At the time of writing, there has been no official statement from Presidential Guard. However, given the recent regional trends, it is highly likely that this attempted coup has transpired due to concerns regarding the deteriorating security of Niger.

        This is further evidenced by the fact that the Presidential Guard has also apprehended the Minister of the Interior, who is the person ultimately responsible for policing and internal security in Niger. The recent uptick in attacks near the borders with Burkina Faso and Mali likely provided the catalyst for the current situation.


        As the situation develops, it is almost certain that key transport routes and critical locations across Niamey will be seized by rival forces. This will include Niamey’s key river crossings, which connect the main part of the city on the eastern bank of the Niger River to its western parts, the international airport, and state TV and radio offices. At the time of writing, it is believed that President Mohamed Bazoum remains in detention.


        The success of the ongoing attempted coup remains to be seen. Initial signs suggest that the FAN and National Guard have remained loyal to President Bazoum and are willing to fight. If this remains the case, it is unlikely that the coup succeeds due to the disparity in military firepower between the two sides. This result would ultimately see the Presidential Guard purged.

        However, should the coup succeed, civil unrest, both in favour and against, will highly likely occur. A transitional military council will likely take over the government and immediately revise the stationing of foreign militaries in Niger. The removal of the last remaining Western forces in the region will likely create a security vacuum, that will almost certainly benefit the insurgencies and terrorist groups in Niger and the wider region.

        Alert Plus: Multiple Large Earthquakes Strike Southern Turkey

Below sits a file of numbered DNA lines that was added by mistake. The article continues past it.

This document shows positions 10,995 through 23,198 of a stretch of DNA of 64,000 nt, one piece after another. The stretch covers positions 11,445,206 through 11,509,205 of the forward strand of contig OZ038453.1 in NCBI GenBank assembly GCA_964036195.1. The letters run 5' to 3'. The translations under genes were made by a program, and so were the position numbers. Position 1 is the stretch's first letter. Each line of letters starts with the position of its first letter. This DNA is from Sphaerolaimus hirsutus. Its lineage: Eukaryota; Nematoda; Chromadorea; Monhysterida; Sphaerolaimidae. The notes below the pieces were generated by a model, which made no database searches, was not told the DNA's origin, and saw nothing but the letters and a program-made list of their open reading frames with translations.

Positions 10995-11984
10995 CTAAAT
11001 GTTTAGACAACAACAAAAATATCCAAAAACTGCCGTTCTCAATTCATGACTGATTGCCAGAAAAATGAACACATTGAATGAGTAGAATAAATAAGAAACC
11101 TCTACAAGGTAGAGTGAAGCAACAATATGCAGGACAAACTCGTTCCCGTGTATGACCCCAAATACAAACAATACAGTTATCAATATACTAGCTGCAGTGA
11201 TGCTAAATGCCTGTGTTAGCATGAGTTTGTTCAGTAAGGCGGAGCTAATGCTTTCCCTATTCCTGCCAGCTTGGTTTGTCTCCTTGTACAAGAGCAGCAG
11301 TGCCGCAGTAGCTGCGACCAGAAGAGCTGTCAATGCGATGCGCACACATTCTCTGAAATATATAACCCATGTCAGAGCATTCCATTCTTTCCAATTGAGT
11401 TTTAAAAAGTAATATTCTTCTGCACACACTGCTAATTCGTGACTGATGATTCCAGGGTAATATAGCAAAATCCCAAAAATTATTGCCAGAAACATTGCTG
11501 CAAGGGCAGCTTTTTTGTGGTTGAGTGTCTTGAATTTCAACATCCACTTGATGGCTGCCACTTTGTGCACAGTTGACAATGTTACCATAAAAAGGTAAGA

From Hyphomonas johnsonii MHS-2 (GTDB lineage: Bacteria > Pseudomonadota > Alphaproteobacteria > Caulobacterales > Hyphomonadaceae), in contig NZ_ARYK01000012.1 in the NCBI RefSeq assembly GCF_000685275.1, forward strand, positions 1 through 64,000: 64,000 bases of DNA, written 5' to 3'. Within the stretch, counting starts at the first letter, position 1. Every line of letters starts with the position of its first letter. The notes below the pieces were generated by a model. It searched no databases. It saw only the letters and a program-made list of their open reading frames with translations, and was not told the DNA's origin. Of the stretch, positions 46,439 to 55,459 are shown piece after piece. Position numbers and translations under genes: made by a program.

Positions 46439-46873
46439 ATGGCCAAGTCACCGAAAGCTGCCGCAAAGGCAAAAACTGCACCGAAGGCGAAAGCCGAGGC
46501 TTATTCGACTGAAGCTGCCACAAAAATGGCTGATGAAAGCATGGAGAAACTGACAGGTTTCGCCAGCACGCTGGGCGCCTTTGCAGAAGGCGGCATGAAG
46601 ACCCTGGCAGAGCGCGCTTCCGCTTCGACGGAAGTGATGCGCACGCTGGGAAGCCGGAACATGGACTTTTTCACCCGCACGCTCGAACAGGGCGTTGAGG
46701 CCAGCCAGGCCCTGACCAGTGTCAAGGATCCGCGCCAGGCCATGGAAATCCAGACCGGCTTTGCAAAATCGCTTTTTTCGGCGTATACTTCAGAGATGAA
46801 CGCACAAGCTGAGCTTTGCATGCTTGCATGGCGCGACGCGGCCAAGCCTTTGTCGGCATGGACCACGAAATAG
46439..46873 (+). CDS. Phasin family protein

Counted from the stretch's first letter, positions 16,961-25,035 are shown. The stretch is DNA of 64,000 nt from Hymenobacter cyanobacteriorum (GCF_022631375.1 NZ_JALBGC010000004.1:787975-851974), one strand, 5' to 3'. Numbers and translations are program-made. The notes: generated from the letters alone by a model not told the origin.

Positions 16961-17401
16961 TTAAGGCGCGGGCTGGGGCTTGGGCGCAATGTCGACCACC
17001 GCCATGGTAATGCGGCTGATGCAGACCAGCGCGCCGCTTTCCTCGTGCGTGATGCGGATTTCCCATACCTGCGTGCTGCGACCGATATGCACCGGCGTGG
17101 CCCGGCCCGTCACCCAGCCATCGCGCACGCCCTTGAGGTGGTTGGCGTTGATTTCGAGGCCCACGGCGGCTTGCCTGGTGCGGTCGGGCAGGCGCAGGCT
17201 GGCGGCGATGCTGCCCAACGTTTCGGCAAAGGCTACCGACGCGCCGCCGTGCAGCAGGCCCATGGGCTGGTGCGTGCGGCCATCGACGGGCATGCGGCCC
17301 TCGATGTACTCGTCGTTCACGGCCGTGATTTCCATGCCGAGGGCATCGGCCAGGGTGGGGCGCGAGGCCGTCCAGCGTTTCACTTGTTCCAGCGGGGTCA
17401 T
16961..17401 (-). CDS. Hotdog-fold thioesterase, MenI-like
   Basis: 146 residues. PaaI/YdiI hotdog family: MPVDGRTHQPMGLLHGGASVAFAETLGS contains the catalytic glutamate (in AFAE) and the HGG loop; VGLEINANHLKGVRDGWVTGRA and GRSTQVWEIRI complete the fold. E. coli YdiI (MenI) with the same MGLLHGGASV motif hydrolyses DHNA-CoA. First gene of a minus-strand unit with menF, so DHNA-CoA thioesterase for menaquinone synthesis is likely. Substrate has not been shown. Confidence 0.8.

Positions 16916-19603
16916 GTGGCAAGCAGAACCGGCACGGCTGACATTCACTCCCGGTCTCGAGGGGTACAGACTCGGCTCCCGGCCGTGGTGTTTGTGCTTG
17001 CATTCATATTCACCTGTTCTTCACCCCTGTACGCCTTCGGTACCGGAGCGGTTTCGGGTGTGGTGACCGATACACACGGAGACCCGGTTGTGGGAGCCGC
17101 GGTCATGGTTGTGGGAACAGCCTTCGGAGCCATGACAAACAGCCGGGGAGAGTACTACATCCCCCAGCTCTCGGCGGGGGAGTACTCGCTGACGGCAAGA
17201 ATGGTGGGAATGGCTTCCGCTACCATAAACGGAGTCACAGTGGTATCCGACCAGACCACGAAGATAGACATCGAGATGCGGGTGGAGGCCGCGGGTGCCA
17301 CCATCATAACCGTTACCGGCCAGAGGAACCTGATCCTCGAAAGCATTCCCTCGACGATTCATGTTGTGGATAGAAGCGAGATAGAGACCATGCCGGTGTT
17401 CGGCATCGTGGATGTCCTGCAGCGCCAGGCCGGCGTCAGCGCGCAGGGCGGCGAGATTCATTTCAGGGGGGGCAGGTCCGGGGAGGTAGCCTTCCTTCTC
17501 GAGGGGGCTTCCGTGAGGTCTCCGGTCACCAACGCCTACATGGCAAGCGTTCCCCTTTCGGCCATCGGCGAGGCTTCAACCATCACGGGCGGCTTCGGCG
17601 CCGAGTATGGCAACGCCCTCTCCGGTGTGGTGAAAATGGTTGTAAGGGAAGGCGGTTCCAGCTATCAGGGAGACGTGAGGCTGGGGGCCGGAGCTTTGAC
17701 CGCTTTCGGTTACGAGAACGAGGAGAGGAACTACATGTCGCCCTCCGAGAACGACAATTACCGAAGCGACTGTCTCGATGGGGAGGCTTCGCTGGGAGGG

Situation Summary: Large Earthquakes in Southern Turkey

        At 01:17 (UTC) on 6 February, a magnitude 7.8 earthquake was detected 30km west-northwest of Gaziantep, Turkey (37°10’26.4″N 37°01’55.2″E). The earthquake struck at a depth of 24.1km and it quickly became apparent that a significant amount of casualties and damage had occurred in Turkey and northern Syria. There have been several substantial aftershocks, eight of which recorded a magnitude of at least 5. Tremors have also been felt in Greece, Cyprus and Lebanon.​

        As of 10:00, at least 1200 fatalities had been confirmed across Turkey and Syria. Images and videos posted to social media and local news outlets indicate considerable damage to infrastructure. In Turkey alone, at least 2818 buildings have collapsed. At 10:24, the region was then struck again by a separate 7.5 magnitude earthquake 4km south-southeast of Ekinozu (37°10’26.4″N 37°01’55.2″E) – roughly 128km north of the earlier epicentre. At the time of writing, it has been reported that the region has experienced at least 100 aftershocks. ​

        According to the United States Geological Survey (USGS), the area in which the quakes have hit is populated predominately by non-earthquake-resistant residential structures. They are often made of masonry, brick, and non-reinforced concrete frames. As a result, many buildings will have been badly damaged or will have collapsed completely. This means that there will be few places in which survivors can shelter safely.​